My Day by Eleanor Roosevelt

Text Size: Small Text Normal Text Large Text Larger Text

Such a cold day and so much wind. My dogs refused positively to let me open the window last night in my sitting room where they sleep. I had it open for a while and I began to hear things being blown about the room and then both dogs came into my bedroom and nosed around my bed, finally paws were tentatively placed on either side and I resigned myself to the fact that I must get up and close the window or they were evidently not going to settle down for the night. I picked up pretty much everything which had been on the table near this particular window, closed it and the dogs curled up on the sofa with an air of having achieved their desires and now being able to sleep comfortably. I slept with my head as nearly under the covers as possible, the wind simply whistled through my room so I was well prepared when I went out this morning to walk around the Basin for a fight with the wind most of the way.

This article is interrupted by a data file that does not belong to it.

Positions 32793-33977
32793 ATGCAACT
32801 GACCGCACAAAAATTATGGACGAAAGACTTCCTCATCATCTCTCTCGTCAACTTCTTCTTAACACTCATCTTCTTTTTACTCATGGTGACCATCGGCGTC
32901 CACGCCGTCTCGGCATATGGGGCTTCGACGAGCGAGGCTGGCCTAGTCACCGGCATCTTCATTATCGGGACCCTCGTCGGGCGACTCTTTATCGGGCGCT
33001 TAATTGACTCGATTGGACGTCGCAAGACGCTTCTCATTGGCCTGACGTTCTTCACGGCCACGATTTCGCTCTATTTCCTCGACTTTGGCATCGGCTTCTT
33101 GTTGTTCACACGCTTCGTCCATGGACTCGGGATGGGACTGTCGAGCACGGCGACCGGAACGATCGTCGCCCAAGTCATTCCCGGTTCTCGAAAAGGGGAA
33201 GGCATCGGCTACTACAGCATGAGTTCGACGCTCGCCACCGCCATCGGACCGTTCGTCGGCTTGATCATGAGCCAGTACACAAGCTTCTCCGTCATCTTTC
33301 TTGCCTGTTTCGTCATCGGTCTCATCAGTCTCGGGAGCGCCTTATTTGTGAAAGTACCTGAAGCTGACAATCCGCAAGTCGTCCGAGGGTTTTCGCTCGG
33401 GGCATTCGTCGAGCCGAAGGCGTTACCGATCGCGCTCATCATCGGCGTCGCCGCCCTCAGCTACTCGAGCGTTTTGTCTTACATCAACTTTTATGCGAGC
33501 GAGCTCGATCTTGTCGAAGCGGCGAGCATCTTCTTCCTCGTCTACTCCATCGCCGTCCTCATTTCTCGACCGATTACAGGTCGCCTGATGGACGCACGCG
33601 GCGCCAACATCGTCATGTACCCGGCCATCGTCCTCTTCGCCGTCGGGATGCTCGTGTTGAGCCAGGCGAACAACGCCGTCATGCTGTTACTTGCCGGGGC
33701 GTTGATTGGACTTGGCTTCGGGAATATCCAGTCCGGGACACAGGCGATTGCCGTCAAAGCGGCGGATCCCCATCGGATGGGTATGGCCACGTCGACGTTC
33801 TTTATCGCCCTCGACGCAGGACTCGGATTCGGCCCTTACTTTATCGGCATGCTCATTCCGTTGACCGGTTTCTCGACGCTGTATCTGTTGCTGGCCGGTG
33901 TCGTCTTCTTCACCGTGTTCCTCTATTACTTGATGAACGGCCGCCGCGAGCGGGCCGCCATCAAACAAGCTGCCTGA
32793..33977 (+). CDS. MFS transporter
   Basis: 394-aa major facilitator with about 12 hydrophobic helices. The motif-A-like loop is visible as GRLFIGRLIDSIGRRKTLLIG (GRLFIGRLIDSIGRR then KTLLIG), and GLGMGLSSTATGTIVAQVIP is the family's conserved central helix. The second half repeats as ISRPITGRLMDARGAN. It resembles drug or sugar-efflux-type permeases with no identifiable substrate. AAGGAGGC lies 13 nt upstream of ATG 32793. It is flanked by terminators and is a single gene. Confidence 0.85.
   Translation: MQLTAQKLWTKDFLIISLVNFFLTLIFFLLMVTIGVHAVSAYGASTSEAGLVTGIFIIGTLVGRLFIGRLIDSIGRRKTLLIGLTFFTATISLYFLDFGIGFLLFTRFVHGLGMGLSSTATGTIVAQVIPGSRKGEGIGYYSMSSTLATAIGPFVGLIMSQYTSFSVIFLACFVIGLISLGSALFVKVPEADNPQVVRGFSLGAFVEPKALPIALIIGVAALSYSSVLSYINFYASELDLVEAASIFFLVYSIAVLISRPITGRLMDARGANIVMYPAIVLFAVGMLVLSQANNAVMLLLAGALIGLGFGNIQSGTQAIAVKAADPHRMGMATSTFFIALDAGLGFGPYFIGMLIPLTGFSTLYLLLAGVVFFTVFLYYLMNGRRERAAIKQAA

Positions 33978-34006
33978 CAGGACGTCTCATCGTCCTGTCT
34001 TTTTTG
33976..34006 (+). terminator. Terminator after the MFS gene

It was a glorious day though, the sun shone, the air was clear and when the wind blew in your face, you had that sense of exhilaration which comes from battling with the elements. I always think, however, what this weather means to those who are poorly fed, poorly housed and poorly clothed. I remember one of the first stories ever told to me about my father as a warning against being a foolish giver. When he was a little boy and was walking in New York on a day somewhat like today, I imagine, he went out with his best coat on and came back without it. When his mother made inquiry as to what had happened to it, he had to own up that he had given it away to a little boy in the street. He was punished and it has remained a family story ever since to warn us against unwise and foolish, impulsive giving. I still think, as I did when a child, however, that foolish impulses are often very nice. I am sure my father had a lot of fun giving away his best coat!

E.R.
TMsd 23 January 1936, AERP, FDRL